wvlet / surface

Reflection-free object shape inspector for Scala

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Surface: A Reflection-Free Object Shape Inspector

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Surface is a reflection-free object surface inspection library, which is compatible between Scala and Scala.js


Surface provides functionalities to read the surface of an object, which includes:

  • Object parameter names and its types.
  • Object methods defined in an object with method argument names and types.

Surface is useful for:

  • Writing object serializer / deserializer without using any boilerplates.
  • Automatically generating code based on class parameters, method definitions, etc.
  • Dependency injection based on object shapes (e.g., Airframe)


Maven Central


libraryDependencies += "org.wvlet" %% "surface" % "(version)"

// For Scala.js
libraryDependencies += "org.wvlet" %%% "surface" % "(version)"


import wvlet.surface._

case class A(id:Int, name:String)

val surface = Surface.of[A]
println(surface.toString) // This will show A(id:Int, name:String)

// Find object parameters
surface.params.mkString(", ") // Returns "id:Int, name:String"

// Object factory
surface.objectFactory.map{ f =>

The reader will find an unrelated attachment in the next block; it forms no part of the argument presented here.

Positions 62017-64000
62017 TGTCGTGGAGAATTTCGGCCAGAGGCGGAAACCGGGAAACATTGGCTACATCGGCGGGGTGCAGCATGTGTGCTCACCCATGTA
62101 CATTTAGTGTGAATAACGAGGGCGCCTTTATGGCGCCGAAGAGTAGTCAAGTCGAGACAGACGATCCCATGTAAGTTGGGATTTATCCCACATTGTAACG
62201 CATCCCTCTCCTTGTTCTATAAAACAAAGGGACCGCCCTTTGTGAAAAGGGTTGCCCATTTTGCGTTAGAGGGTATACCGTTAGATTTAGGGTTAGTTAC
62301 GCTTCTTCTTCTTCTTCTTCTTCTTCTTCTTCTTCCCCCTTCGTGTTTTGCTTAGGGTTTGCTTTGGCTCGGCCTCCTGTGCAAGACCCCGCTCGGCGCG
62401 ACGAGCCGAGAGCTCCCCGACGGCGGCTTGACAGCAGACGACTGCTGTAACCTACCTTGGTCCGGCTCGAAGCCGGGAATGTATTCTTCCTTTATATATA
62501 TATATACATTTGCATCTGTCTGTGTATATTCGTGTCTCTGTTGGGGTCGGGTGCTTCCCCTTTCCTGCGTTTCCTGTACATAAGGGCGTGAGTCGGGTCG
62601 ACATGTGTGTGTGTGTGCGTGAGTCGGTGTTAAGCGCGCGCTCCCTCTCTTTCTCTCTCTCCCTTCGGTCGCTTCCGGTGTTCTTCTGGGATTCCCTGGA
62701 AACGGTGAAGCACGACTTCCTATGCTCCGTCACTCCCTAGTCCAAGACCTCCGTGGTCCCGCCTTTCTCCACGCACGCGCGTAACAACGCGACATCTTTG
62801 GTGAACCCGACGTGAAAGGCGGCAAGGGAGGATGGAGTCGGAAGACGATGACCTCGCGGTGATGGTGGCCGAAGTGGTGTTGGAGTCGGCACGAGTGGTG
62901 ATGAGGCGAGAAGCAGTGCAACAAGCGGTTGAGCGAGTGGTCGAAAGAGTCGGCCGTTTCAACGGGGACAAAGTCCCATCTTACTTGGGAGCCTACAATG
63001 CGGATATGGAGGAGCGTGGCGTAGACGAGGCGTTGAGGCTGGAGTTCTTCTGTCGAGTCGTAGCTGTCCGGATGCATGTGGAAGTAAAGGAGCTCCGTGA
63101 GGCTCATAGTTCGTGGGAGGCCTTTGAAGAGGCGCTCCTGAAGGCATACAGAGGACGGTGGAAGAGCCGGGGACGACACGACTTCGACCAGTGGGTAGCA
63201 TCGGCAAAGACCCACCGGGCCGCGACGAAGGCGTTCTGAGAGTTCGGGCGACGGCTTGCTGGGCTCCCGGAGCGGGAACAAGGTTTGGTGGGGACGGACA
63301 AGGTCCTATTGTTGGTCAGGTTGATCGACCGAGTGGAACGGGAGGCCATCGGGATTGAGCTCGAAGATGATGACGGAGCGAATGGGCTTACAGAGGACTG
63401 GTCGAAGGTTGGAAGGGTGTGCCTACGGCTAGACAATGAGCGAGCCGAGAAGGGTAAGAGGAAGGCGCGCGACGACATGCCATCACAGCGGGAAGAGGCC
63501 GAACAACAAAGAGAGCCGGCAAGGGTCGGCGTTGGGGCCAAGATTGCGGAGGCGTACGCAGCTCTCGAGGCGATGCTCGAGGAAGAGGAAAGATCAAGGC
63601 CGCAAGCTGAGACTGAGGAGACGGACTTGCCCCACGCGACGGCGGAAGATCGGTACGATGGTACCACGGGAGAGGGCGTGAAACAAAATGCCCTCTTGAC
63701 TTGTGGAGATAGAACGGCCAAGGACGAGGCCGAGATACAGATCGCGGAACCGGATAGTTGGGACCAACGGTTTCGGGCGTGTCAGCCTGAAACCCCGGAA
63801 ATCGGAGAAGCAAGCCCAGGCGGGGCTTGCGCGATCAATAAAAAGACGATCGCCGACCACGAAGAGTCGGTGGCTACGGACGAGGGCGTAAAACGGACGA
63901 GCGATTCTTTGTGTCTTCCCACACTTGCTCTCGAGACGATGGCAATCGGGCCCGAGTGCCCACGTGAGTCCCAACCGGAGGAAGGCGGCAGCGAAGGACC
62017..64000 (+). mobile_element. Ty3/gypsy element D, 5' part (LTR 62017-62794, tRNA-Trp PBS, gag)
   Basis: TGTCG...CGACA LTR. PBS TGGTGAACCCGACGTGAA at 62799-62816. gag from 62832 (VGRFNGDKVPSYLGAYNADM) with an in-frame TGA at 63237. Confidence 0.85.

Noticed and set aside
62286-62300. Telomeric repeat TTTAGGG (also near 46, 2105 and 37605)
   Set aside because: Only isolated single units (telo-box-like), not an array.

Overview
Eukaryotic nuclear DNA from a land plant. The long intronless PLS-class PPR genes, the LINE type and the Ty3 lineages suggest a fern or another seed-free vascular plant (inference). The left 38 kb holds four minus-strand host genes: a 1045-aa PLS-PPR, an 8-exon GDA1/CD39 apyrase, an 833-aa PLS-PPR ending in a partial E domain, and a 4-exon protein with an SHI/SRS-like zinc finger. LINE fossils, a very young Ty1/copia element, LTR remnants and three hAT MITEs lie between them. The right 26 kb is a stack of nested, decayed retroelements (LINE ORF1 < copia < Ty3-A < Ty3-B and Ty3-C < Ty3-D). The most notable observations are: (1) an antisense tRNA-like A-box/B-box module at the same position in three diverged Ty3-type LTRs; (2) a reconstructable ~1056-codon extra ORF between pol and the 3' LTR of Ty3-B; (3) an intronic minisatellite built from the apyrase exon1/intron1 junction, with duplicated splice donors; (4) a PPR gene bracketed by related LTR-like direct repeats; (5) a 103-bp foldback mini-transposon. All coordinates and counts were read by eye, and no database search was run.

f.newInstance(Seq(1, "leo"))
// Some(A(1, "leo"))

Type alias

type UserName = String

Surface.of[UserName] //  Returns UserName:=String

Tagged Type

To have different surfaces for the same type, you can use tagged type (@@):

import wvlet.surface.Surface
import wvlet.surface.tag._

class Fruit
trait Apple
trait Banana

Surface.of[Fruit @@ Apple]
Surface.of[Fruit @@ Banana]

Runtime Annotation

Reading runtime-annotation is supported for JVM projects. Import wvlet.surface.runtime._ to use this feature.

import wvlet.surface.runtime._
import javax.annotation.Resource
@Resource(name="my resource")
class A(@Resource(name = "param 1") a:String)  

val s = Surface.of[A]
// Reading class annotation
val a = s.findAnnotationOf[Resource]
a.get.name // "my resource" 

// Reading parameter annotation
val r = s.params.find(_.name == "a").findAnnotationOf[Resource]
r.get.name // "param 1"


Why not using Scala reflection?

Because runtime reflection is slow and postpones detecting problems related to object inspection at run-time. Surface reports any failure in object inspection at compile time. To reduce the performance overhead, Surface uses Scala Macros (planning to migrate scala.meta in future) to perform object inspection at compile time.